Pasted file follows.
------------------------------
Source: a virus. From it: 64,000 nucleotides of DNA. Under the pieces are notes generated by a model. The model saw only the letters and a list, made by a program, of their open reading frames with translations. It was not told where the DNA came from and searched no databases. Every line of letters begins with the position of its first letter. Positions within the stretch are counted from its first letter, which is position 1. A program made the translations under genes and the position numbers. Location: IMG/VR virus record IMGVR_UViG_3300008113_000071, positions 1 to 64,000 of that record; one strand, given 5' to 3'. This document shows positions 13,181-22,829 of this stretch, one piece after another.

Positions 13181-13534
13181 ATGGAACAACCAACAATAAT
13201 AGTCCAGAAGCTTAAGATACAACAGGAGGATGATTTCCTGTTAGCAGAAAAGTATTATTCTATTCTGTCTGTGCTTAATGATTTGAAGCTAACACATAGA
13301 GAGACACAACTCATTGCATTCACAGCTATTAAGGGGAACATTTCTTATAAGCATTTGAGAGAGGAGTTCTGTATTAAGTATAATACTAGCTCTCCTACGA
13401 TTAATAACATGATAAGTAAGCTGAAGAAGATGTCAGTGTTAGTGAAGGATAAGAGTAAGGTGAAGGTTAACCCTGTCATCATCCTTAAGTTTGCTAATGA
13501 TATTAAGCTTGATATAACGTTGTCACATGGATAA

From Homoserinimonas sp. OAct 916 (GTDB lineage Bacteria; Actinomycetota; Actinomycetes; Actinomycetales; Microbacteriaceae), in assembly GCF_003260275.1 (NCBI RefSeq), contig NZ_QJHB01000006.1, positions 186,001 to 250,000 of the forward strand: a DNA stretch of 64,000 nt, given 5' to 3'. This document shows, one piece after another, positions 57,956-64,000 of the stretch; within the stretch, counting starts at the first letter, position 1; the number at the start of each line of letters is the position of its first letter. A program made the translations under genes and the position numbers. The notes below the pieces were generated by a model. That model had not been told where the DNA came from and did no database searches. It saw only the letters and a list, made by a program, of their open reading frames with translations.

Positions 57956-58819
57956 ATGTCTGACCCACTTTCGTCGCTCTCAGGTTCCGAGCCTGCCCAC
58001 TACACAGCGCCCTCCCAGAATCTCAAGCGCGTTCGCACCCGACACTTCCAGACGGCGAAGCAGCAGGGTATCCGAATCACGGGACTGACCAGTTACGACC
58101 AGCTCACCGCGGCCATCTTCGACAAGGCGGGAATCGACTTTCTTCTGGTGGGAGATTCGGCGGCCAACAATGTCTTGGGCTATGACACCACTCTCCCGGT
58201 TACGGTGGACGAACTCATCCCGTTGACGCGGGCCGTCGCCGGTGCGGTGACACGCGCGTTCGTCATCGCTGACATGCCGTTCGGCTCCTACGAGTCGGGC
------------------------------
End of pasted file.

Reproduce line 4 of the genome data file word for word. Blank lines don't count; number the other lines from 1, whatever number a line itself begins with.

13201 AGTCCAGAAGCTTAAGATACAACAGGAGGATGATTTCCTGTTAGCAGAAAAGTATTATTCTATTCTGTCTGTGCTTAATGATTTGAAGCTAACACATAGA